I remember like it was yesterday, his broad shoulders blocking out the sun as we stood in line for the Great Bear. Hershey Park was our second date and I can still see the twinkle in his eyes as we ran from ride to ride.

Fast forward five years. We’re now married, sitting at our kitchen table in Ireland. Scattered around us are our children and candy laid out from a care package from family in the states.

Among the packages are the coveted Reese’s Peanut Butter Cups and Hershey Bars for making Smores. Watching the children eagerly eye their bounty, I find myself shrinking back, the usual celebratory moment darkened by an article I recently read on Hershey’s knowing use of child slave labor in its purchase of cocoa from West Africa.

The article in my news feed from Made In a Free World (, felt like an intimate attack. Like many, I carry a personal pride having grown up near the chocolate giant that has done so much good in the world.

Yet, the research clearly exposed that Hershey has known about the slavery for many years — well over a decade. And there was a mound of criticism for what appeared to be apathy and more concern for public image rather than genuine concern.

The plantations of West Africa, where the majority of cocoa is produced, utilize some of the most brutal conditions known to those who work on anti-slavery front lines.

Children are stolen from villages or purchased from parents for a pittance under the guise of apprenticeship. Children as young as five — beaten, whipped, terrified, locked in sheds and starved, and often murdered.

As one little boy in a documentary says as he shows the camera man his wounds, “You are eating my flesh.”

I wrote to Hershey, stating my deep distress over this issue, also recounting many fond memories, hoping for good news in their efforts to end child slavery in their cocoa supply chains. Hoping I wouldn’t have to tell my kids “Sorry. No more Hershey chocolate in this house.” After a few days, I received an automated message with an extensive list of Hershey’s initiatives.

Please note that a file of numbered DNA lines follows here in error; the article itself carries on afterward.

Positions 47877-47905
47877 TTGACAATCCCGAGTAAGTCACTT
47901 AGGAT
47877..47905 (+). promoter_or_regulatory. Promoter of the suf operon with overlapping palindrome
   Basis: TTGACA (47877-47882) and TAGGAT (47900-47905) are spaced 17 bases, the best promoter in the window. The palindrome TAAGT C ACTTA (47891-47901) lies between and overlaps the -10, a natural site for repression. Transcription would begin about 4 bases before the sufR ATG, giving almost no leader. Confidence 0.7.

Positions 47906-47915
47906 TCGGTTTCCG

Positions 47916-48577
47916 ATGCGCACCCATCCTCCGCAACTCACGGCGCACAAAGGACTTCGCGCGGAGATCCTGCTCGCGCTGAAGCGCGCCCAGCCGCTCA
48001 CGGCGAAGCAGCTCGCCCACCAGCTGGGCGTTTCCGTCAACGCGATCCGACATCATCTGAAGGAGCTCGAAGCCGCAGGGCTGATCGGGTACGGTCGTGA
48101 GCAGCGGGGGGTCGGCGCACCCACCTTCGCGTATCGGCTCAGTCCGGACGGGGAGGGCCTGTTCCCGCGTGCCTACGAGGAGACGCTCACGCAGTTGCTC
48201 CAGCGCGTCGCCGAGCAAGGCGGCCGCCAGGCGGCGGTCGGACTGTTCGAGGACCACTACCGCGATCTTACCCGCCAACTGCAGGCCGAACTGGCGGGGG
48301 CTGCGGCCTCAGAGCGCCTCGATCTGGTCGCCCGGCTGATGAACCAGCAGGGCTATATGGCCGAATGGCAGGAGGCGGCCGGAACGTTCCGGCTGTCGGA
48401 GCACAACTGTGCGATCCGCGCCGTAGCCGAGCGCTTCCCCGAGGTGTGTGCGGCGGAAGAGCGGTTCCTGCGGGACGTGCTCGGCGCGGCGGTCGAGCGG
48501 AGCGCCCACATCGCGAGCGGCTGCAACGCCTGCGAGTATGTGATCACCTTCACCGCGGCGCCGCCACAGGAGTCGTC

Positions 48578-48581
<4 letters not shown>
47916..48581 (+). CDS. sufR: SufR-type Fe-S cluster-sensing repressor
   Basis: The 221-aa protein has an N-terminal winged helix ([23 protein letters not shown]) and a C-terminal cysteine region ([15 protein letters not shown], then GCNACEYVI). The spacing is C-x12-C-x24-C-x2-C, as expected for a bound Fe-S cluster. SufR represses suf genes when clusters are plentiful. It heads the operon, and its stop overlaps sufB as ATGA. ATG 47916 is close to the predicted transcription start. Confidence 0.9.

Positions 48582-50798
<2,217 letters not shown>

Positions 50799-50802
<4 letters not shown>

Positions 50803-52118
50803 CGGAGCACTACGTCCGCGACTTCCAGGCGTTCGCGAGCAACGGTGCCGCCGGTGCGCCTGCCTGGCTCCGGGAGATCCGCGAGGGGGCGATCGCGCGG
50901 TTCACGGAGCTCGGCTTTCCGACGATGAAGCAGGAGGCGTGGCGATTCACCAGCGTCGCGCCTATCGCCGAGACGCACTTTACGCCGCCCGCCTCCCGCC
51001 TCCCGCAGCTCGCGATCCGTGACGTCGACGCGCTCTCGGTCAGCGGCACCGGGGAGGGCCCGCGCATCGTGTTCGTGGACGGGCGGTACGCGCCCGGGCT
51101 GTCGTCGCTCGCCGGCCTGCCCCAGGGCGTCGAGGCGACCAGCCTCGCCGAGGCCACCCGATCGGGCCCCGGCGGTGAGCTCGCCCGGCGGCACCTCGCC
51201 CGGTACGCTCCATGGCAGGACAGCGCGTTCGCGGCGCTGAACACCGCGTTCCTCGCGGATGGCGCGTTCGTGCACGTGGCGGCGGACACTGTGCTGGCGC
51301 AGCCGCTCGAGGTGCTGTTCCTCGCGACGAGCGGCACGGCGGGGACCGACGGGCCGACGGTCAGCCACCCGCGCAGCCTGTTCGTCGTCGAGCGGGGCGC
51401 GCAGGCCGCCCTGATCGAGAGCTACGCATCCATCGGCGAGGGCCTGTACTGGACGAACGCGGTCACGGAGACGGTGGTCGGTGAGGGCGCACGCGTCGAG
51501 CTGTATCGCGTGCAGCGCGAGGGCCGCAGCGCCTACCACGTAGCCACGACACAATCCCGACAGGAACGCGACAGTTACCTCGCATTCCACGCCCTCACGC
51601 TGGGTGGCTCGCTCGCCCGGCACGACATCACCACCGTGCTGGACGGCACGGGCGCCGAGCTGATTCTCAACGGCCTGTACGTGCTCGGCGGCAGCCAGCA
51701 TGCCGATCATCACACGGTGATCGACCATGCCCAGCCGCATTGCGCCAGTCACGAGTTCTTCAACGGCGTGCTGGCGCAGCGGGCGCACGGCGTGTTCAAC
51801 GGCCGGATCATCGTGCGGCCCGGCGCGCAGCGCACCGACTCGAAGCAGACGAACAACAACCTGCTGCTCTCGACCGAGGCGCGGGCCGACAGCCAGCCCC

Something about the email didn’t ring true.

Feeling inadequate to the task and conscience of possibly lacking the bigger picture, I emailed a representative from Made In a Free World asking what the realistic expectations could be for a company entangled in such a complex issue? She responded by saying Hershey was the last to join the anti-slavery efforts of the other cocoa companies and that when she visited West Africa she was “not impressed by their efforts.”

I responded to Hershey’s email and asked bluntly:

  • Have you stopped using child slave labor?
  • Have you informed the public of your use of child slave labor? (Hershey was one of three companies to win a recent law suit relieving them from the obligation of labelling their products as having been made with slave labor.)

I received no response.

In the slavery novel, The Invention of Wings, Sue Monk Kidd writes “There’s a frightful muteness that dwells at the center of all unspeakable things…”

I don’t know what I find more disheartening: the silence of a large corporation I once loved and trusted or of those on my social media who use Hershey’s services and products. Even my requests for further information went unanswered.

Gary Haugen, founder of International Justice Mission (, one of the leading organizations fighting violence against the poor who strongly condemns child slavery, says “Justice is doing for others what we would want done for us.”

I doubt anyone reading this supports slavery, especially the slavery of children.

But is the rescue of suffering children thousands of miles away as important as our and our children’s…recreation?

Here in the west, one of our greatest tools of rescue is to stop the demand.

Who is willing to forgo their chocolates or their summer trips to Hershey Park to help put an end to that demand?

Not many. And Hershey knows it.

“History is not just facts and events. History is also a pain in the heart and we repeat history until we are able to make another’s pain in the heart our own.” — Prof. Julius Lester

As the summer sun descends on my children, tongues perched on mounds of ice cream, I imagine the same sun falling over the boy in the documentary, if he is even still alive.

Not as a magical sunset on a leisurely summer day, but as a devouring dragon.

— Nicole Watt is a York native. She lives in Northern Ireland with her husband and children. Email her at

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